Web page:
House Design with An Inward-Looking Spatial Arrangement | Arch. Lab
Located at the junction of two arterial roads, the house is constructed on a site located at the edge of a street of row houses. Hence the primary challenge was to balance the privacy of the residents and the intake of natural light through the street-facing facades.
To achieve a quiet and peaceful living environment, the house therefore, is conceived with an inward-looking spatial arrangement. The exterior of the house is a composition of solid granite cuboids and wooden jaalis that not only create a perforated skin between the courtyard and the outdoor neighborhood but also create a warm contrast softening the blocking. The wooden jaalis, an introvert pattern complementing the design of the residence, characterize the façades of the residence while adding an element of playfulness to the structure.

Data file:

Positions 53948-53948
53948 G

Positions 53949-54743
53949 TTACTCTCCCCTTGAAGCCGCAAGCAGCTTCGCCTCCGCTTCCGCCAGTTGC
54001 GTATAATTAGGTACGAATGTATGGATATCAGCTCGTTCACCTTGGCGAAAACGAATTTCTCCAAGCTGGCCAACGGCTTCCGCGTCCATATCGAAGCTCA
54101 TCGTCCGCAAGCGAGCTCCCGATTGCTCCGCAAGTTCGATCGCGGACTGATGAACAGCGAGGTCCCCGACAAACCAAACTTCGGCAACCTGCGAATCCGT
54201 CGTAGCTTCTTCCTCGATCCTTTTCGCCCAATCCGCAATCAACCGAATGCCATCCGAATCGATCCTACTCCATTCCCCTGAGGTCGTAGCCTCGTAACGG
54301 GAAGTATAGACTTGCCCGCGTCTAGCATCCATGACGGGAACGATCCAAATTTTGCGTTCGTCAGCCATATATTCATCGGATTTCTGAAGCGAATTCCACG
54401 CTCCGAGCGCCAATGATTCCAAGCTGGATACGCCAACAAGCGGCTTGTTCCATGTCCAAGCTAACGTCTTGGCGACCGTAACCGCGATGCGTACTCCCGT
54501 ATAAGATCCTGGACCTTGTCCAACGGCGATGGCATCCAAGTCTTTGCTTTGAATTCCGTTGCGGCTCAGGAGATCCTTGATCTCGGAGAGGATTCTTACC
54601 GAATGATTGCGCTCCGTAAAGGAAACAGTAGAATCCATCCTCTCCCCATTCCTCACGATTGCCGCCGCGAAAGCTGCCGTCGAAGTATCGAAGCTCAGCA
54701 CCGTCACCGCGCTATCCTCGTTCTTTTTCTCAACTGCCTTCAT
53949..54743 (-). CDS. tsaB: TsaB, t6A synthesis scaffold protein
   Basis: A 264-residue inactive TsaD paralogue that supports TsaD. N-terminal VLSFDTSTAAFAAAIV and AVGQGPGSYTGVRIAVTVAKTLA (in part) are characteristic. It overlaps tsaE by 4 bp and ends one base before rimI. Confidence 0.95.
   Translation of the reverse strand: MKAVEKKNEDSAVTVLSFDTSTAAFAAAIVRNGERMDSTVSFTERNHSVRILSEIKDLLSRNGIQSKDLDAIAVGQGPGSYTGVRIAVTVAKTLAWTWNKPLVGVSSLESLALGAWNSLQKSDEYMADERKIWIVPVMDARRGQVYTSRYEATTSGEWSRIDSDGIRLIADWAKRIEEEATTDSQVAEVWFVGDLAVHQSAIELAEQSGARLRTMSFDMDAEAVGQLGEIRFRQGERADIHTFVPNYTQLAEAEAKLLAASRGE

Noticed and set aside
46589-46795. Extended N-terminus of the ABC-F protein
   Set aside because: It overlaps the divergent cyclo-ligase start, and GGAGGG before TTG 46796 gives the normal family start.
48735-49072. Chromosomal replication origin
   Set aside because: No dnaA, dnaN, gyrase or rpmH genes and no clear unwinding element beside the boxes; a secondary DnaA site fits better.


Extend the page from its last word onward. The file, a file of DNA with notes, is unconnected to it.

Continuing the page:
Planning of the house is done keeping in mind the needs of a small nuclear family that sought for a private and compact living. Spaces flow into each other, in a linear arrangement, free from visual obstruction on the ground floor. Also, the ground floor and first floor are visually connected by the double height living room on the ground floor.
A courtyard, along the outer longer face of the house, and carefully planned skylights ensure a naturally lit interior environment and also ventilate all living spaces of the house. The courtyard becomes the central space of the house as it is well connected with all the primary living spaces of the house. On the upper levels, terraces annexing the rooms open to the courtyard thereby establishing a humble connection between the upper levels and the courtyard.
To optimize daylight and heat gain, larger openings are directed towards the courtyard, and low height openings are located along the outer façade, which also regulate the visual connection with the outdoors. The interiors of the house have been kept minimal with a modest material palette of exposed concrete, teak wood and wall plaster.
Area: 3130 ft²
Location: Panchkula, India
Principal Architect: Mohit Vij, Harsimran Singh
Architects: Harmeet Singh, Renuka Prashar
Photographs: Purnesh Dev Nikhanj
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